New Paper Exploring the Surprising Evolutionary History of Our Oral Bacteria*

Living in and on our bodies are trillions of microbial cells belonging to thousands of bacterial species – our microbiome. These microbes play key roles in human health, but little is known about their evolution. Here we investigated the evolutionary history of the hominid oral microbiome by analyzing […]

Sampling Modern Marine Invertebrates for Museum Research – A New Experience

While museum collections contain historic materials that provide insight into various evolutionary and social aspects of the past, museums are dynamic, not only for the types of collections they contain, but also for their diverse research foci. For the Natural History Museum of Oslo and the Frontiers in […]

Type Specimen Genetics?

Until relatively recently, museum collections have been amassed and utilized to investigate the morphological variation seen within and across species to understand evolutionary change. With the advent of next generation sequencing (NGS) and improved molecular methodologies, natural history collections have become ideal sources of curated (documented) materials to […]

Bad apples and a marine worm – sometimes they go together

During his PhD Jose was interested in the evolution of the cryptic species complexes in the annelid genus Stygocapitella, which occurs at sandy beaches around the world. Part of his thesis also comprised population-genomic studies to understand the underlying genomic background of morphological stasis. During the phylogenomic studies […]

What causes species not to change despite ongoing evolution?

Cryptic species have for long time been considered as purely a taxonomical challenge. However, in the last decade it has been shown that their recognition has also consequences for several other biological disciplines. Recently, their importance for understanding certain evolutionary processes has been highlighted. Most prominent among these […]

New Paper Exposing The Challenges and Limitations Inherent to Ancient Dietary Reconstructions Using Dental Calculus Metagenomic Data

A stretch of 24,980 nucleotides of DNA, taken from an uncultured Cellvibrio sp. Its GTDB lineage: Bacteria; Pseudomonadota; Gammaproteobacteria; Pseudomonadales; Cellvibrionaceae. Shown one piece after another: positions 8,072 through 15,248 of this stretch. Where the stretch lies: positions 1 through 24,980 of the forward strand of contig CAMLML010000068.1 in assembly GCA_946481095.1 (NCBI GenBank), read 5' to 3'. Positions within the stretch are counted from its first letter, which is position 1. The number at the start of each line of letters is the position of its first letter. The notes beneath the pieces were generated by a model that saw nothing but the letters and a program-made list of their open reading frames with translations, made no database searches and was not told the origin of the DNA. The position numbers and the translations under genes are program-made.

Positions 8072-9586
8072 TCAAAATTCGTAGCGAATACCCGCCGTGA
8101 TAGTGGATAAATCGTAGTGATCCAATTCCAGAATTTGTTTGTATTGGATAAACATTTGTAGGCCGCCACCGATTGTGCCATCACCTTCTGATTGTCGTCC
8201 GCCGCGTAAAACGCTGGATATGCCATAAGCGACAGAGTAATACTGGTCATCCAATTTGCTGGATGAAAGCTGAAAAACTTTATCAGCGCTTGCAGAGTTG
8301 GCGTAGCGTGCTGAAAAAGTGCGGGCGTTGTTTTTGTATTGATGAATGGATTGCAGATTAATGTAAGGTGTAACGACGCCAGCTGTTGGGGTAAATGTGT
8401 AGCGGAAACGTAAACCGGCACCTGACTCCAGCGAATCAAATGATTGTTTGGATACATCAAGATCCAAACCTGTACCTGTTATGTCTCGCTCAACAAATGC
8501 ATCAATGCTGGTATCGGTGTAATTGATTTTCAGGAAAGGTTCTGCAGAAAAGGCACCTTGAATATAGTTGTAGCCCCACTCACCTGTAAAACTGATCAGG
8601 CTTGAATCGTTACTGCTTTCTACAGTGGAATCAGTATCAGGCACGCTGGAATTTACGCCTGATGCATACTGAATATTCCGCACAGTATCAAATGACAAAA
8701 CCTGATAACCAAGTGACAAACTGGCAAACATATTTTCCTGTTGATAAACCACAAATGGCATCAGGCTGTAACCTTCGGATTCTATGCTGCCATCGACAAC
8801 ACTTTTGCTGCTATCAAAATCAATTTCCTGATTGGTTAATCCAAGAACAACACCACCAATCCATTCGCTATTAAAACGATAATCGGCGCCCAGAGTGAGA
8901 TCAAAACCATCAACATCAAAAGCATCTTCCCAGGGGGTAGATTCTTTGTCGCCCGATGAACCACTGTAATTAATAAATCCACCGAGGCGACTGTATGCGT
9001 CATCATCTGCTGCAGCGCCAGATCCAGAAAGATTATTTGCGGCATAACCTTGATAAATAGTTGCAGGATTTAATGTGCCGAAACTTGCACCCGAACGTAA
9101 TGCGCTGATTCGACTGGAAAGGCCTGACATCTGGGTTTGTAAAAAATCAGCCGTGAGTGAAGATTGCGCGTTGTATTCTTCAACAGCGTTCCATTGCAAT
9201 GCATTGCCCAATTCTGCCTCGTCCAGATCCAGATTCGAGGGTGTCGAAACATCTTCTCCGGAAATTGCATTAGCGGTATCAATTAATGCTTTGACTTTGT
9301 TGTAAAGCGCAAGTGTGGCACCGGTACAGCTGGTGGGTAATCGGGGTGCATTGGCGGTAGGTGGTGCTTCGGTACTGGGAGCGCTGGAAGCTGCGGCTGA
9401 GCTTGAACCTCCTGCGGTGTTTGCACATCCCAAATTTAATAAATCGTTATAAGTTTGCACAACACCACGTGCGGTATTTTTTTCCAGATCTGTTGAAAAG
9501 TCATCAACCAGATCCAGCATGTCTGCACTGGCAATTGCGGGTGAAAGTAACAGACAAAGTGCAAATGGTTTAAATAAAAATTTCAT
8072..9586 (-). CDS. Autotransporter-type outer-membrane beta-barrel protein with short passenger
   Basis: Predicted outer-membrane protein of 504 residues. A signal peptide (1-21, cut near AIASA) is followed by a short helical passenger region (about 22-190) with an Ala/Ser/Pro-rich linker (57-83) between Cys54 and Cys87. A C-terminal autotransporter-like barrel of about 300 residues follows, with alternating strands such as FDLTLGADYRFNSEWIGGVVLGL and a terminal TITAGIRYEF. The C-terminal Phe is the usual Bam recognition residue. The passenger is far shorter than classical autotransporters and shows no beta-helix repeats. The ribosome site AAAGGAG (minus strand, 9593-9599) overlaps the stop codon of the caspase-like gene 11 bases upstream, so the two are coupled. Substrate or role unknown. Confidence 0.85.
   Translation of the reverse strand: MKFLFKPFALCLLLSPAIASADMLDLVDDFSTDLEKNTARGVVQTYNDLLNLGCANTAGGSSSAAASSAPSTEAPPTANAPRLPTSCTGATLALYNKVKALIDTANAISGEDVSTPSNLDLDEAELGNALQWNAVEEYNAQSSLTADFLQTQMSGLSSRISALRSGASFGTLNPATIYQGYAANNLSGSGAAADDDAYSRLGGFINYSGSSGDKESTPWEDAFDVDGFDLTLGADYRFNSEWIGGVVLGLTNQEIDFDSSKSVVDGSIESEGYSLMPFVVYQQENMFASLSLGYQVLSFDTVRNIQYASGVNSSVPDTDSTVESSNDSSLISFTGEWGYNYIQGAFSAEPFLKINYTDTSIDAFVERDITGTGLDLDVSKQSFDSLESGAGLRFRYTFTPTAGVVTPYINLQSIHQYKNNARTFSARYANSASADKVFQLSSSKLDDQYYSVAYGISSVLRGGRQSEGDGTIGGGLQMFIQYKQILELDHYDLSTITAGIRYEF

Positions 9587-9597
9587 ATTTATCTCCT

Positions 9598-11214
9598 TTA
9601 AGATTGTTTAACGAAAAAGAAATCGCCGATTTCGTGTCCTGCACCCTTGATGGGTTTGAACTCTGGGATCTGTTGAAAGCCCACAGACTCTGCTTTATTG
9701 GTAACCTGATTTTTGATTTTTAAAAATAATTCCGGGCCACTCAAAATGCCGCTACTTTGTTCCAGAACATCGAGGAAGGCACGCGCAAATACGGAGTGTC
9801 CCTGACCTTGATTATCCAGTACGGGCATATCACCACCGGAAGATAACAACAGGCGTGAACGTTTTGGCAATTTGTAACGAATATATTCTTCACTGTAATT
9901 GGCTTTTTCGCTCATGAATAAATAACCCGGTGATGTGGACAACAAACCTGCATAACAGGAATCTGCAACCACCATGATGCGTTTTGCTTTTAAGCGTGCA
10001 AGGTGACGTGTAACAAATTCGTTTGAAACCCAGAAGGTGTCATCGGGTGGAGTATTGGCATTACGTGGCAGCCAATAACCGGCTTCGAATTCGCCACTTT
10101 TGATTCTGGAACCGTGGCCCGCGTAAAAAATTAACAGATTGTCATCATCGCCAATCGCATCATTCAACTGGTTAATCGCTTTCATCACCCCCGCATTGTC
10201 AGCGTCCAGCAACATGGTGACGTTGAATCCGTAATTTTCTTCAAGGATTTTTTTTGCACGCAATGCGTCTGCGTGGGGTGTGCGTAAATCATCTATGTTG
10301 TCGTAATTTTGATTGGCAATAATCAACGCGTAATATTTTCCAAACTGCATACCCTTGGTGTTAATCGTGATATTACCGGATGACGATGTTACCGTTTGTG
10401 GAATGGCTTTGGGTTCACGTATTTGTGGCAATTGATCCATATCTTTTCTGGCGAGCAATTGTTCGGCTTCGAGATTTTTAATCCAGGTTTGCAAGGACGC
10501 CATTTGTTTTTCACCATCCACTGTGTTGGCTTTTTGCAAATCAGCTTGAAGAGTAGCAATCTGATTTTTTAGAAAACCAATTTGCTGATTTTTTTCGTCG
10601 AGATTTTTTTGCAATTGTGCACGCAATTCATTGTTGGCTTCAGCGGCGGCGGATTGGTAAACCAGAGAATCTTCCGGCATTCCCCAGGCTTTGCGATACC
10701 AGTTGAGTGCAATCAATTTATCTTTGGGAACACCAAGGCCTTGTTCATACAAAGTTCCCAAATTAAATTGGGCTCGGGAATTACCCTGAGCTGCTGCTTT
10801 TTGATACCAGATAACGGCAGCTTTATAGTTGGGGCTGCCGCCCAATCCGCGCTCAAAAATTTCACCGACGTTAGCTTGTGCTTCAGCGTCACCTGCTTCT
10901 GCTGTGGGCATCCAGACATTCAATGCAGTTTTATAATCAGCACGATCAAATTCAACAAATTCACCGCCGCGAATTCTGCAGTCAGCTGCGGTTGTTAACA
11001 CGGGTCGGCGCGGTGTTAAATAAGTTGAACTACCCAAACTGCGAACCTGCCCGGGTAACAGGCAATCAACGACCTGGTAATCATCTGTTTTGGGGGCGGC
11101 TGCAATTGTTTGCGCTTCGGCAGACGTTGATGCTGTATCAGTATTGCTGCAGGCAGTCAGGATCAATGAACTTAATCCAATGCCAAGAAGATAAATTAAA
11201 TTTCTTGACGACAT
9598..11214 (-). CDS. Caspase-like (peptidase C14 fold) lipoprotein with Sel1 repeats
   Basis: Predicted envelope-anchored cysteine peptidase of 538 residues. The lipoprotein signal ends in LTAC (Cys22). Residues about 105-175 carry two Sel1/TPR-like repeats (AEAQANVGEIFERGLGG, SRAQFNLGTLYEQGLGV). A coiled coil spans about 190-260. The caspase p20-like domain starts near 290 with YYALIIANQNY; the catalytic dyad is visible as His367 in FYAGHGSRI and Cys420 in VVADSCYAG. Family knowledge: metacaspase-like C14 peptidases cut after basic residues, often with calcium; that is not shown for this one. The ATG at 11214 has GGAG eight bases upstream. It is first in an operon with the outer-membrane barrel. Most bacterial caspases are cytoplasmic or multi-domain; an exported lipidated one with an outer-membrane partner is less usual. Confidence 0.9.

New research highlights and tests the limitations of dental calculus (i.e., calcified dental plaque), a microbiome substrate regularly used to reconstruct ancient foodways. Under the direction of Allison E. Mann from Clemson University, a collaborative team analyzed both synthetic and ancient dental calculus datasets to demonstrate the intrinsic […]

A new paper on tardigrades! What’s in a (scientific) name?

            Systematics can be a tricky business, and the tardigrades are no stranger to this! The study of the diversification of life often requires sorting organisms into groups of more or less closely related ones. These groups are called species, genera, families, orders, classes, phylums and kingdoms. Whilst a […]

The Most Typical of All: Museum Type specimens

Natural history collections contain a plethora of objects, organisms, and information, representing real-world diversity, variation, and relationships. Collections allow scientists to understand and classify the natural world. Within biology, scientists classify and categorize animal species using taxonomy, a classification system based on the identification, description, and naming of […]

From the forest to the deep sea

This week a member of our group, Torsten Struck, published a review paper on the two annelid families Parergodrilidae and Orbiniidae together with Miguel Meca from the University Museum of Bergen as the first author and Anna Zhadan from the Lomonosov Moscow State University in the journal Diversity. […]

International Happy Seasons

We hope you enjoyed the wrap up of the year 2020 for the FEZ group as a traditional advent calendar. While setting up the various doors we noticed that we easily could have filled many more, indicating that it was a quite successful year despite all challenges. We are […]